How to Delete Your Debt

Rid yourself of debt to improve your overall financial picture.

Rid yourself of debt to improve your overall financial picture.

Getting rid of your debt puts you in command of your finances. The ripple effect of deleting debt is tremendous; it improves your credit score, giving you access to lower interest rates, making financing a home or buying a new car less expensive. It also relieves your monthly burden, enabling savings toward a new baby or other life-changing event. Deleting your debt starts with knowing where you stand with your debtors and deciding what approach is manageable for you.

Step 1

List every debt you owe, from student loans to credit cards to car payments. Use a spreadsheet format to list the basics of each debt -- the amount owed, interest rate and minimum payment.

Step 2

Maximize how much budget you put toward debt on a monthly basis. Don't simply add together the minimum payments of your loans. Look at your overall spending and identify where you can cut back to put the most toward your debt reduction.

Step 3

Set a course. Either pay down the highest-interest debt first to minimize interest, or pay down the smallest debt first to give you the mental support to stay on track with debt reduction. Pay at least the minimums on every other debt.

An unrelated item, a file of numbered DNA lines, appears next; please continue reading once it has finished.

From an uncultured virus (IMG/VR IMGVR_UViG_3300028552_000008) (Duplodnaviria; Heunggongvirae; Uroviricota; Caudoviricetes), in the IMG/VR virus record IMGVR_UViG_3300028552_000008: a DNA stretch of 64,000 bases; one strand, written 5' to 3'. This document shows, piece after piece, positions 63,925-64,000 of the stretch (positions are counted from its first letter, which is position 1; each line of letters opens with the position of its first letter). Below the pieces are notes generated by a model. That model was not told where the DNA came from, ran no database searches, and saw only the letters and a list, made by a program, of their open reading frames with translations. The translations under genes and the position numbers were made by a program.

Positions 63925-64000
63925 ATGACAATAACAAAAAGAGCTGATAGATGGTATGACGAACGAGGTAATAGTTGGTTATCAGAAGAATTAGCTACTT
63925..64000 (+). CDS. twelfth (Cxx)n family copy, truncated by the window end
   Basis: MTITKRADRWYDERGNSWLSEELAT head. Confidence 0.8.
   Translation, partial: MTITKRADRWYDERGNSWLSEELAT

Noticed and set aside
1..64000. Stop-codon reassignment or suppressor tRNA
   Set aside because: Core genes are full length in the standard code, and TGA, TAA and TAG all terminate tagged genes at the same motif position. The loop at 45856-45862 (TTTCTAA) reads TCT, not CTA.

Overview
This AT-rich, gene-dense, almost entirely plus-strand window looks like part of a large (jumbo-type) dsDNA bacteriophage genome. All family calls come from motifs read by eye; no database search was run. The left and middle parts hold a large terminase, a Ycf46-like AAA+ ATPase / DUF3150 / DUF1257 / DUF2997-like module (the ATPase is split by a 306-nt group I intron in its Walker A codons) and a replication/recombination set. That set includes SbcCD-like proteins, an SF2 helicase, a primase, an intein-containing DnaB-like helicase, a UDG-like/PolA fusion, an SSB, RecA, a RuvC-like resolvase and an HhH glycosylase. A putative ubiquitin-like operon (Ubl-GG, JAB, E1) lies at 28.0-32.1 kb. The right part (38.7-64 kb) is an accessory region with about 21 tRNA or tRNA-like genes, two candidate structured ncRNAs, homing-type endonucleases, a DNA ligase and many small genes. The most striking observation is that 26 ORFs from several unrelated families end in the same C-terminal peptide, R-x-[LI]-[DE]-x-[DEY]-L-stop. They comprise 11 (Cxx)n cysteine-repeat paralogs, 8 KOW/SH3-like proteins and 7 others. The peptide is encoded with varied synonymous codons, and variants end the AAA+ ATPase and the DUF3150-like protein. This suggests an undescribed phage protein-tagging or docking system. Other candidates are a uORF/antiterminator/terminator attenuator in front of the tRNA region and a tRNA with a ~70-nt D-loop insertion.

Step 4

Be consistent with your budget. The key to reducing debt is not only identifying what you need to do but also following through. Once your first debt is paid off, use the amount paid toward that debt toward the next debt on your list.

Step 5

Avoid any additional debt. While on a debt diet, you can't buy more things on credit. Use cash or your debit card to get into the habit of using only your available funds to buy, getting out of the habit of slapping down a credit card for a future payment.

Tips

  • Consider refinancing debt to take advantage of lower interest rates. For example, you may be able to consolidate all of your credit card debt to one card with a low rate by doing a balance transfer.
  • Dedicate any extra money you receive, such as a bonus or raise at work, to your debt payments until your debts are paid off.

About the Author

Carolyn Williams began writing and editing professionally over 20 years ago. Her work appears on various websites. An avid traveler, swimmer and golf enthusiast, Williams has a Bachelor of Arts in English from Mills College and a Master of Business Administration from St. Mary's College of California.

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